Validity of the Japanese Core Outcome Measures Index (COMI)-Back for thoracic and lumbar spine surgery: a prospective cohort study
Kosei Nagata, Yasushi Oshima, Hideki Nakamoto, Ryuji Sakamoto, Nozomu Ohtomo, Masaaki Izuka, Koji Nakajima, Takahiko Yoshimoto, Tomoko Fujii, Ko Matsudaira, Sakae Tanaka, Hiroyuki Oka
June 2020, Volume 29, Issue 6, pp 1435 - 1444 Original Article Read Full Article 10.1007/s00586-019-06249-x
First Online: 16 December 2019
To investigate the psychometric properties of the Japanese version of the Core Outcome Measures Index-Back (COMI-Back), only recently published according to the established linguistic and cultural conversion guidelines, in patients undergoing spine surgery.
We recruited 145 patients who underwent thoracic or lumbar spine surgery in one of the five specific tertiary care institutions. They were asked to complete a booklet questionnaire (the COMI-Back, the Numerical Rating Scale for pain, the Short Form-12, Euro-QOL-5 dimensions, and Oswestry Disability Index) at baseline and 12 months postoperatively to investigate floor/ceiling effect, construct validity, and postoperative responsiveness. The patients were also asked to answer an anchor question (Global Treatment Outcome) to analyze the minimum clinically important difference (MCID) by receiver operating characteristics curves. Of the 145 patients, 112 completed the study. Another group of 59 volunteers with chronic symptoms completed the questionnaire twice within a 7–14-day interval for the test–retest reproducibility.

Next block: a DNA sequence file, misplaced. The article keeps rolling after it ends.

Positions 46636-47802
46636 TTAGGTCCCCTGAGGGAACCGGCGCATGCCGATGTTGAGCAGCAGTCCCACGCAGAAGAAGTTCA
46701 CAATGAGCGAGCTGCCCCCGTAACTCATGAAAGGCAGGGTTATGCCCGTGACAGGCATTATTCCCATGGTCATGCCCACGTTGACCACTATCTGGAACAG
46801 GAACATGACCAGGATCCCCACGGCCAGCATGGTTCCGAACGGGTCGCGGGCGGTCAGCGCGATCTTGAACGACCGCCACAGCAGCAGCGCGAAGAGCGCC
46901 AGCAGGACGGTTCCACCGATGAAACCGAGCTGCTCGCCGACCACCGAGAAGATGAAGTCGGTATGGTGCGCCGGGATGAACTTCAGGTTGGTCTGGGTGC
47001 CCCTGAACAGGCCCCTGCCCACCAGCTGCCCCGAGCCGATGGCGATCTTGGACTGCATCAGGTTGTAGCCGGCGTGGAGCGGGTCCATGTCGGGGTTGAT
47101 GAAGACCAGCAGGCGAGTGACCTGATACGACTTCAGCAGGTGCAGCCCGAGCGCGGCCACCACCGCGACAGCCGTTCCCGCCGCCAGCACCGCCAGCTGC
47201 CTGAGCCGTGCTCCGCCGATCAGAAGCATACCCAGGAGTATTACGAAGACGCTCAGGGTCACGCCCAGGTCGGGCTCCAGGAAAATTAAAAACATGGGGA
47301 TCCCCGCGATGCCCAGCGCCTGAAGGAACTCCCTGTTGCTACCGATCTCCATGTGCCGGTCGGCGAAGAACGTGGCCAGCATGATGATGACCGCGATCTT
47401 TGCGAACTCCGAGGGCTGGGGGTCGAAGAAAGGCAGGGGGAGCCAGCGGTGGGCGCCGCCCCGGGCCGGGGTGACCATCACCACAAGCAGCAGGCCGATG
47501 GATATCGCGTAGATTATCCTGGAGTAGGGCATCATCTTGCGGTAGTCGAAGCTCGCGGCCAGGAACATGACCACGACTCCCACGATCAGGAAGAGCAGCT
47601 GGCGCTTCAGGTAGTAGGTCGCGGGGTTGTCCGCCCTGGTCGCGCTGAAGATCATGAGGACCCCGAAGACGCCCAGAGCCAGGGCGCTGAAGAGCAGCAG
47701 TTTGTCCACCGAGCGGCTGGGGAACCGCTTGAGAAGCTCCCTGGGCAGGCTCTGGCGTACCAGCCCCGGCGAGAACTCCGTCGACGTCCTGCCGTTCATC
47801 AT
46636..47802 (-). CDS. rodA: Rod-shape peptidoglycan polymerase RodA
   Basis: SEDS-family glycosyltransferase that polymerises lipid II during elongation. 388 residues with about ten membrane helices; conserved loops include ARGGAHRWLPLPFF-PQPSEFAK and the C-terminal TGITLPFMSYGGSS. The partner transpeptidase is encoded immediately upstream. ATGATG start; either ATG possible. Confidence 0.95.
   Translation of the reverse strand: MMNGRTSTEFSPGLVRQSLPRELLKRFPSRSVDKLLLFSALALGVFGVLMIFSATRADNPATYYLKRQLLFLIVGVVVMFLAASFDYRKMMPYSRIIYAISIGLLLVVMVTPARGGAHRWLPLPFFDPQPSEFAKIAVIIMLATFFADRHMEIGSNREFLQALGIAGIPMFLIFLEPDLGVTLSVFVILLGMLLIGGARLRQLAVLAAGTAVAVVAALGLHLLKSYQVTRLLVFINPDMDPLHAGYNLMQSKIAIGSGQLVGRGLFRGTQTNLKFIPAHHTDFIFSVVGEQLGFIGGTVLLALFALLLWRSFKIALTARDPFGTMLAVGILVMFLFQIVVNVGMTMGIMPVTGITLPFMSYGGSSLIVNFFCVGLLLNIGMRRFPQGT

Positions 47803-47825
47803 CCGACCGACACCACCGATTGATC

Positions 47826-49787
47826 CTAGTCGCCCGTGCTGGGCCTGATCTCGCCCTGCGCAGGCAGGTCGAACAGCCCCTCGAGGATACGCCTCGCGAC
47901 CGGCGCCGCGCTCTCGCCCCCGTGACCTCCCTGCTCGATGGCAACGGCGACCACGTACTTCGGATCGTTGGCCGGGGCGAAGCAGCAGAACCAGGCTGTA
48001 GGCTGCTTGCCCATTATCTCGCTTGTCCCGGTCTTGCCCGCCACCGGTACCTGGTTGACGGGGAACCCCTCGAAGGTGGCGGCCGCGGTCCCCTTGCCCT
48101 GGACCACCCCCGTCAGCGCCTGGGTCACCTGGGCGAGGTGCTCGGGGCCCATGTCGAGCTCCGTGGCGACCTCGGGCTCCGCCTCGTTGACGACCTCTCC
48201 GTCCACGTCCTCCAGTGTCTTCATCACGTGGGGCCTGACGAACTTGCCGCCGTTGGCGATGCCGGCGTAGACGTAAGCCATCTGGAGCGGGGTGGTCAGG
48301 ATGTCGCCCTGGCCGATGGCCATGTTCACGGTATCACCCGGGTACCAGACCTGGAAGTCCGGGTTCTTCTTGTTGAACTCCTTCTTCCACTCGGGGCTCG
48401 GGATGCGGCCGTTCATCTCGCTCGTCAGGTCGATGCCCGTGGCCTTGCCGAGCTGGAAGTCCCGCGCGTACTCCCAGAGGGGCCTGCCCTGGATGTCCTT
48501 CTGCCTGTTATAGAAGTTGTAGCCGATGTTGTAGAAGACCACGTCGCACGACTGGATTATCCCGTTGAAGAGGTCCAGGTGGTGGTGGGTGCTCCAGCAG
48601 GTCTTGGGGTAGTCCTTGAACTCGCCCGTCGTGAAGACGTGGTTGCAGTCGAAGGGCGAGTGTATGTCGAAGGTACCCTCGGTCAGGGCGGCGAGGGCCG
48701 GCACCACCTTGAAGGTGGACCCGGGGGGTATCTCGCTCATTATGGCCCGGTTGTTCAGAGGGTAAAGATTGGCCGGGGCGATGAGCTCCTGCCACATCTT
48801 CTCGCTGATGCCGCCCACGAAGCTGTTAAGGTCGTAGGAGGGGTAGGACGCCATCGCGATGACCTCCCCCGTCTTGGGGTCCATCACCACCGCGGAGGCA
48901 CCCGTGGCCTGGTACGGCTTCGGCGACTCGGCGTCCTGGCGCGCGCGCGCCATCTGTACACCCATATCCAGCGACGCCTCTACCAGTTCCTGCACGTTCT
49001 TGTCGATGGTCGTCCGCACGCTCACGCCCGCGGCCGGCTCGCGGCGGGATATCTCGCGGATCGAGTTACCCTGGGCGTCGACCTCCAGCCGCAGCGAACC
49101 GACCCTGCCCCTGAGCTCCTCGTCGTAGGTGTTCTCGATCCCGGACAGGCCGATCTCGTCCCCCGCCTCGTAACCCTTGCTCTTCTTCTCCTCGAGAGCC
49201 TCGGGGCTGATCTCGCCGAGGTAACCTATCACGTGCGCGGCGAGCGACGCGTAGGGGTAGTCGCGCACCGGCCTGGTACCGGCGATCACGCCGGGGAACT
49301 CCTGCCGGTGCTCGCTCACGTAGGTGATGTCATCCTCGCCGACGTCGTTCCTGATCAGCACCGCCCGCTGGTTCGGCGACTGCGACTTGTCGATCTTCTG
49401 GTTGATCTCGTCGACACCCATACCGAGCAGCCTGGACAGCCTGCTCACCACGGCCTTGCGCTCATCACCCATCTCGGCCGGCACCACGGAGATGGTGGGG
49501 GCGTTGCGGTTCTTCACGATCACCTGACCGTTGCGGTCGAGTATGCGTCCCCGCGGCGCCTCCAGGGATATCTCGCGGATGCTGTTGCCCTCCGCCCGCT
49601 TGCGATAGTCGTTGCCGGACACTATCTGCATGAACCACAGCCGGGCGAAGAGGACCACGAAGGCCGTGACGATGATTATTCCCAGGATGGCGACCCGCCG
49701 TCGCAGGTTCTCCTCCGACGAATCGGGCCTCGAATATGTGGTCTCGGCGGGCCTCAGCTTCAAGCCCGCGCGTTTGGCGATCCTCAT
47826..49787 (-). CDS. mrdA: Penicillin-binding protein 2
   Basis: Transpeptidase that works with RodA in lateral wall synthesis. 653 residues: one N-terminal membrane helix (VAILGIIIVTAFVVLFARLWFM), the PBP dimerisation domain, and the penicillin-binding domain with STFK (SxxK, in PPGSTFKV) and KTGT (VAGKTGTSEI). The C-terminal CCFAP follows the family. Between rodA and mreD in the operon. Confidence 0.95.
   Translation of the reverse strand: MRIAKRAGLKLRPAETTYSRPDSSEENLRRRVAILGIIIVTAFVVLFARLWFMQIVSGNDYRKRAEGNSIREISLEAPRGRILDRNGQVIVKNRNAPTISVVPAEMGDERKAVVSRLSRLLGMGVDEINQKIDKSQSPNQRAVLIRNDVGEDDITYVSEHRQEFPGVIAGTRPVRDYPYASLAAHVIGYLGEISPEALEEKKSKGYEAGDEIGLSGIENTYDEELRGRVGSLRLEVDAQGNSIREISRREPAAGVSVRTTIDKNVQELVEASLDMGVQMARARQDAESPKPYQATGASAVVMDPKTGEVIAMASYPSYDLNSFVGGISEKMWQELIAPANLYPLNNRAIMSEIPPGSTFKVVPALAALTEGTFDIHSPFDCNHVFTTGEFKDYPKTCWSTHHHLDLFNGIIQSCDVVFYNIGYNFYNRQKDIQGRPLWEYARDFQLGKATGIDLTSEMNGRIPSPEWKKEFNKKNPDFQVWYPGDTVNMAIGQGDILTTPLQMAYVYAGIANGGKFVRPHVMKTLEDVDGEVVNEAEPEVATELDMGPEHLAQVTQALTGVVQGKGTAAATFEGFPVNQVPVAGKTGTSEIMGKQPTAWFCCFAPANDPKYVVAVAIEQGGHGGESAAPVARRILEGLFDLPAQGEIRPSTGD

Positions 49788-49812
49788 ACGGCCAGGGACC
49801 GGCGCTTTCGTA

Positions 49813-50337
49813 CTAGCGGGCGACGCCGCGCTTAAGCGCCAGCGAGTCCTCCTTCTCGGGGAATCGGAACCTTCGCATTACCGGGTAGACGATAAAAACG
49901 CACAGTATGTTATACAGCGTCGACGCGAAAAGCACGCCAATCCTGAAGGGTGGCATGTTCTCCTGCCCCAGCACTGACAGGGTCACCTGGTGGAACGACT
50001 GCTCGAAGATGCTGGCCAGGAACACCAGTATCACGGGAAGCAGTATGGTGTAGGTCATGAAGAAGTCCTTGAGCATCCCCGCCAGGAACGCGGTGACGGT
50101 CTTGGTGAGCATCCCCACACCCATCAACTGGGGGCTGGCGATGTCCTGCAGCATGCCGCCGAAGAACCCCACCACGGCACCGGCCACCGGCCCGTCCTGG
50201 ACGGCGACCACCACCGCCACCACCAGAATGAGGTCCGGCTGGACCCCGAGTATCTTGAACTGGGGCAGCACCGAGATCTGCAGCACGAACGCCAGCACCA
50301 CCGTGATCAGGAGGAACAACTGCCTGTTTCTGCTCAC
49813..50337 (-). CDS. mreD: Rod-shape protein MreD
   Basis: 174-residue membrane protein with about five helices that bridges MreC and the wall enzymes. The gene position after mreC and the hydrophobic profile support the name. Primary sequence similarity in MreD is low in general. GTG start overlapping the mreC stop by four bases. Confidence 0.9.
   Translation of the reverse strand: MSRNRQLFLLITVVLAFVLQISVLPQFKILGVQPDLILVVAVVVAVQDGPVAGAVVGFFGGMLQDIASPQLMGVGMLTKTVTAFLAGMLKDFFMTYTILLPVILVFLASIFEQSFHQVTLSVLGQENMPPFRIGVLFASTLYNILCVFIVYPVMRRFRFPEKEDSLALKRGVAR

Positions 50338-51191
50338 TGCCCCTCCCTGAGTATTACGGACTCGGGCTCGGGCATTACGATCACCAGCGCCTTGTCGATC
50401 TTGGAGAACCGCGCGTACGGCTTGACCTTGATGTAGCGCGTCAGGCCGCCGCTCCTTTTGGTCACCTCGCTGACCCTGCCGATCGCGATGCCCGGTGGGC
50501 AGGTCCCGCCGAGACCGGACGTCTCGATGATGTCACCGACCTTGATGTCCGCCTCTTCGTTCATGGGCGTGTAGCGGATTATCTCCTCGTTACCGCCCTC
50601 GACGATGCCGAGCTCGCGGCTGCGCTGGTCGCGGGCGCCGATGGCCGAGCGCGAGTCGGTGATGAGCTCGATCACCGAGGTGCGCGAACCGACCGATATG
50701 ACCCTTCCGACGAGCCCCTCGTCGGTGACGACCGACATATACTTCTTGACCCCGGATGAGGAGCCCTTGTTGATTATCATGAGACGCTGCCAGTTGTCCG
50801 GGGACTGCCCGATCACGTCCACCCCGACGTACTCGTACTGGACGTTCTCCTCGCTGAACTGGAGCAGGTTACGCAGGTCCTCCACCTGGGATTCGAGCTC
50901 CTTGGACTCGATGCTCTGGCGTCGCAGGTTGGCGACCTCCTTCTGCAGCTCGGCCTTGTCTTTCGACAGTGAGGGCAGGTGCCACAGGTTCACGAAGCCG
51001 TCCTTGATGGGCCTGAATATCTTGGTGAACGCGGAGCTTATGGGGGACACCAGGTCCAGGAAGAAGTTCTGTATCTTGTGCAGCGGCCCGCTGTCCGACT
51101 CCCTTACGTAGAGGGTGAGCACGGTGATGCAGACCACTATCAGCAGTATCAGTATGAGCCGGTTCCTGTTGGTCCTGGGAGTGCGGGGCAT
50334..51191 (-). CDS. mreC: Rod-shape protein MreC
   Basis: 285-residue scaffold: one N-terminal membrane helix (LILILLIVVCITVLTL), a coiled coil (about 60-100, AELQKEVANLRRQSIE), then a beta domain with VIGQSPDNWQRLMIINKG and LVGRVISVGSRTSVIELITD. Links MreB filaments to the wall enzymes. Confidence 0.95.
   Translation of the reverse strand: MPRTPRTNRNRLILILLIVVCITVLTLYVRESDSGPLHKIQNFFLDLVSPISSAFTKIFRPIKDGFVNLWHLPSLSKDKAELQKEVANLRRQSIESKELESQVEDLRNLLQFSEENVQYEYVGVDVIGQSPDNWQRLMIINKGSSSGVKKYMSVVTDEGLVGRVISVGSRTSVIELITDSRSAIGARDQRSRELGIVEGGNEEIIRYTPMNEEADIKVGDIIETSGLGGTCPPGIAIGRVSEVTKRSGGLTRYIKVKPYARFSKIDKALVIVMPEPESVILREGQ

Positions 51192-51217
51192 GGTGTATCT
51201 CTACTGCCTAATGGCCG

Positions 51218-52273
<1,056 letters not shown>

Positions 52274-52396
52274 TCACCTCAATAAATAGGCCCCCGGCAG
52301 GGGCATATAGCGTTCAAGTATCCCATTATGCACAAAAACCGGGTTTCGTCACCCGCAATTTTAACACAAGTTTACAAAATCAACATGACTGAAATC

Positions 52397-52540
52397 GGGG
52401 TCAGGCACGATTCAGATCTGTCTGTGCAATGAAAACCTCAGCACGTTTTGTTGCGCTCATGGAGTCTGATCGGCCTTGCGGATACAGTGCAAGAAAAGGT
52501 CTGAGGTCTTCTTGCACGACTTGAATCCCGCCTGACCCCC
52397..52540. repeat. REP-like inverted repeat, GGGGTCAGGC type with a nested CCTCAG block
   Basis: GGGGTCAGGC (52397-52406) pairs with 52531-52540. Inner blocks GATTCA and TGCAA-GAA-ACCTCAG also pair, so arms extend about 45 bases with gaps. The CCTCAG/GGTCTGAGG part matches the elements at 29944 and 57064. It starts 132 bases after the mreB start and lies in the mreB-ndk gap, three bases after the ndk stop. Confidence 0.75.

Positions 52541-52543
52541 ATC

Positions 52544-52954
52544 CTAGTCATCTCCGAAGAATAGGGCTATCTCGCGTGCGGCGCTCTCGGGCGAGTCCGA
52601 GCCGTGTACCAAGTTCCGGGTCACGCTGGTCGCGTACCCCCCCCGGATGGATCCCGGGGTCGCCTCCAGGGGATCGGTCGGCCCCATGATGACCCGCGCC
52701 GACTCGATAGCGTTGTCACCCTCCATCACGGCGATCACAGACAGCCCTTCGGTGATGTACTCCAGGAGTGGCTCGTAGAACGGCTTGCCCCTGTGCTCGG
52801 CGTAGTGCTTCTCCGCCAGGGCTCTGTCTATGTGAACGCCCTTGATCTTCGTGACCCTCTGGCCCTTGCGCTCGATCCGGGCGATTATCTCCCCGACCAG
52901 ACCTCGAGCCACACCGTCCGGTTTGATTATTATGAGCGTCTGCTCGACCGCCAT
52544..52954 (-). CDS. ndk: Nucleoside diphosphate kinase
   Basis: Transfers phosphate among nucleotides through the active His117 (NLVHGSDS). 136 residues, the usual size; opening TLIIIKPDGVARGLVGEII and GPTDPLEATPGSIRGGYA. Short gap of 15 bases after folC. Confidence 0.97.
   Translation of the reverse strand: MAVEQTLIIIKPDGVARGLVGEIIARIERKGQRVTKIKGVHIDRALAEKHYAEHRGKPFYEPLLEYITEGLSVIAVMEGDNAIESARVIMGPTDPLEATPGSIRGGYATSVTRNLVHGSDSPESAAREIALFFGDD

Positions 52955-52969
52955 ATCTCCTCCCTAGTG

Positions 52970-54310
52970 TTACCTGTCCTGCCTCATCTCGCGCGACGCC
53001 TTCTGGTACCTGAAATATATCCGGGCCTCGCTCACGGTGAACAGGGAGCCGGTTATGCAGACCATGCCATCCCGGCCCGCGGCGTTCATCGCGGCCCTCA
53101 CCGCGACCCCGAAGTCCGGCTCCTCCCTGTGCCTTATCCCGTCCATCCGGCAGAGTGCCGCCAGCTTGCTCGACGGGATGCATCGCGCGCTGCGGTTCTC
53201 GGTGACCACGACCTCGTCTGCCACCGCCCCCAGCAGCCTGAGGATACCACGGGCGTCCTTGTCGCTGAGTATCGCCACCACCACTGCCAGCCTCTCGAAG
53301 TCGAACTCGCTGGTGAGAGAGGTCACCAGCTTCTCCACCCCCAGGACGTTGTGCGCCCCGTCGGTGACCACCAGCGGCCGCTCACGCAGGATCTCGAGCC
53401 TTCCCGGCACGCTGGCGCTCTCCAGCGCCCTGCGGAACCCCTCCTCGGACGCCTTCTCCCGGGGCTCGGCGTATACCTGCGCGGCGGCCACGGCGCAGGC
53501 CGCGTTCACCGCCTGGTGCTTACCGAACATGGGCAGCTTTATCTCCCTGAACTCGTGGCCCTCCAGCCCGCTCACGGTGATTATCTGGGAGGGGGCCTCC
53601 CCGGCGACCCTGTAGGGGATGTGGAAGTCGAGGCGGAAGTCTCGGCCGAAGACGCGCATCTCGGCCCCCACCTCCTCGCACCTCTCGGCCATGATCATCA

The COMI summary score displayed no notable floor or ceiling effects. Except for symptom-specific well-being, the individual COMI domains and the COMI summary score correlated as expected with the scores of the chosen reference measures (ρ = 0.4–0.8). A similar trend was observed between the pre-/postoperative changes in the COMI score and those in the reference measures. The MCID for the COMI summary score was 2.5. The intraclass correlation coefficient and minimum detectable change (MDC95%) were 0.93 and 1.26, respectively.
The Japanese COMI-Back was a reliable and responsive questionnaire in our Japanese patients undergoing thoracic/lumbar spine surgery.
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